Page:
A friend of mine saw an American White Pelican on Sturgeon Lake at Sandy Point on June 25. Phillip McKeating

American White Pelican (photo via Phil McKeating)

Some recent photos of an Eastern Kingbird and a Black-billed Cuckoo near Campbellford. Donald Munro

Patricia and I have been puzzled about the Black Walnut trees around our house and neighbourhood here in Lakefield. The leaves are dropping to the ground in high numbers and all we can find on the leaves on the tree are these slimy little “blobs” (shown in the picture below from June 21) which appear to move very slowly, almost imperceptibly. We have not noticed this in other years. David and Patricia Morton

NOTE: The white blobs might be the frothing from spittlebugs, although spittlebug froth is not slimy. I did a bit of research and found out that spittlebugs can show up on walnut trees. https://bygl.osu.edu/node/493 I don’t see anything about these bugs being the cause of the leaf drop, however. Apparently, one cause of early leaf drop is the fungus Gnomonia leptostyla which causes anthracnose as explained here. https://www.purdue.edu/fnr/extension/why-are-my-walnut-trees-dropping-their-leaves/ In the photos, it appears that some of the leaflets are indeed yellow, so maybe this is the cause. Also this: https://www.treehugger.com/early-tree-nut-drop-1342911 D.M.

Here are some photos from June 23. I was at Shear Cemetery on County Road 10. The Green Heron is from the Emily Park bridge area. Carl Welbourn

This amazing bee is chewing out holes in the Ecology Park Children’s Education Shelter and using them as nests, I believe. Photos are quite poor, but the behaviour is quite remarkable. It’s a LARGE bee. We didn’t get a good look at its back, because it was always flying above us. Dawn Pond suggested it might be an Eastern Carpenter Bee. Leif Einarson, Peterborough Green Up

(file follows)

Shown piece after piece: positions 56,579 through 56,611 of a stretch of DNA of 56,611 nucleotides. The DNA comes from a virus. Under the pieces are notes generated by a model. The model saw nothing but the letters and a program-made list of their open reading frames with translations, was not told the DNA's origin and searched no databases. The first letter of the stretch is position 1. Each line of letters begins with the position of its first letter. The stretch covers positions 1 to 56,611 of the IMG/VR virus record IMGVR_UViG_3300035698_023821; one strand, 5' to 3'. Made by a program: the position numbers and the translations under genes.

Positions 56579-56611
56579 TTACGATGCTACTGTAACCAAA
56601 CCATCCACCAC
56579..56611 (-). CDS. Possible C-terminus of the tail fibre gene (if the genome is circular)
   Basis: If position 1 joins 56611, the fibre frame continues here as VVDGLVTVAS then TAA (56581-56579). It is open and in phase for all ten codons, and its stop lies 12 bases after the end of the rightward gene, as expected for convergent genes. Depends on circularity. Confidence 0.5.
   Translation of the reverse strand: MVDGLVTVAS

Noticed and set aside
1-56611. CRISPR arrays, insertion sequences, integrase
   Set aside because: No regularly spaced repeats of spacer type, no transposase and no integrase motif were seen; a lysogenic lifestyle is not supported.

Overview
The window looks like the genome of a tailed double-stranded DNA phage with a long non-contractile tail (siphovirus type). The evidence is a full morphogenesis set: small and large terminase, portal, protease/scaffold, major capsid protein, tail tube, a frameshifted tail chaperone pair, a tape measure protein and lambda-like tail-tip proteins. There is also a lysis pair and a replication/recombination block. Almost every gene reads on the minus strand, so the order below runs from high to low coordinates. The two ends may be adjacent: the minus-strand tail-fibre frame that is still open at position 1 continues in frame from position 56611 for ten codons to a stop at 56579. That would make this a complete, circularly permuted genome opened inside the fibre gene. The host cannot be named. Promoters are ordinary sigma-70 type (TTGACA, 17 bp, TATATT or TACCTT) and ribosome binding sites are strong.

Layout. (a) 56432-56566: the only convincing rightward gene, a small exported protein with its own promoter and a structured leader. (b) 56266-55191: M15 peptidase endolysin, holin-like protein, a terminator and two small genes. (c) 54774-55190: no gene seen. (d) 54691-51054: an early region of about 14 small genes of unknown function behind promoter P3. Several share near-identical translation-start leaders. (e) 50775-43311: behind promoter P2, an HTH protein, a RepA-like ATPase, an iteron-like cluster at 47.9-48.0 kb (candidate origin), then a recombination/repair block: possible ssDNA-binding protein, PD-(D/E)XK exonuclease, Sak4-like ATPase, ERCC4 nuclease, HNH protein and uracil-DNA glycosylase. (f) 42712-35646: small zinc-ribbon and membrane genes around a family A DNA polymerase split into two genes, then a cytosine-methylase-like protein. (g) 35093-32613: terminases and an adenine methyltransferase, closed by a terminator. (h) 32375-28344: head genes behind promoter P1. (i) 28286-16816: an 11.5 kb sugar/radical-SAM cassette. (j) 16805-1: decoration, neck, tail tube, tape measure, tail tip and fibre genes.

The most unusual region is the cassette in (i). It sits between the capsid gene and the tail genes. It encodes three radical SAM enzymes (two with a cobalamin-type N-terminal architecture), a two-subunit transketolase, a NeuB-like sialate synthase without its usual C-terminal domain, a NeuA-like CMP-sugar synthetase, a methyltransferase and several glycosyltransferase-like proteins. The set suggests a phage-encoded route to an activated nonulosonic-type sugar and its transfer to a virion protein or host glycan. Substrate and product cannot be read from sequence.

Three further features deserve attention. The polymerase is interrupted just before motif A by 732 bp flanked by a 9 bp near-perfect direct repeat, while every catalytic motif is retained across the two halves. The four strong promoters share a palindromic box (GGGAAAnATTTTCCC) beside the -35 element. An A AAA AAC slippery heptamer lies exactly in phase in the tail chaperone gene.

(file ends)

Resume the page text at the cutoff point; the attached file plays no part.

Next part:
It’s been fairly quiet on the Indian River this year and for the first time we’ve had no Canada Geese families.  There have been two pairs of adults which surprisingly have mostly tolerated each other, even in close contact, possibly as neither needed to defend their territory while the females were nesting.  We do have a Red Fox regularly patrolling the area, and a Raccoon and Striped Skunk pay nightly visits to dig for grubs. We’ve had two Painted Turtles up but no sign of a nest.  The Snapping Turtle hasn’t paid us a visit yet and with all these predators about I hope we are able to cover any nest before the eggs are eaten.  We have a camera overlooking the turning circle in case the snapper arrives early morning. I’ve attached photos which you may like to add to your website along with the commentary below about the Dobsonfly.  I photographed the three moths on June 10.  On June 3 neighbours spotted these ‘creatures’ crossing Sawmill Road up near the farm and sent me an email and a photo wondering what they were. There were five or six, each about three inches in length.  After some research on the web, I concluded they must be the larva, or hellgrammite as they are called, of the Dobsonfly (Corydalus cornutus).  They also tend to be found in relatively unpolluted water which is a good sign for the health of the Indian River.  An interesting article from the University of Florida (https://entnemdept.ufl.edu/creatures/misc/eastern_dobsonfly.htm) explains the lifestyle of this larva.   “When ready to pupate, hellgrammites leave the water and may pupate close to the water or travel up to 15 meters or more in search of a suitable site for pupation (Mangan 1994) – typically under a rock, log, or some type of debris that serves to maintain a moist environment. Exodus from the water of full-grown hellgrammites in a given location is fairly synchronous (within a few days). Voshell (2002) states that local residents along Virginia rivers report that thunderstorms trigger emergence of the hellgrammites – a phenomenon known locally as “hellgrammite crawling”. It is believed that the behavior is stimulated by the vibrations from the thunder.” Stephenie Armstrong, Warsaw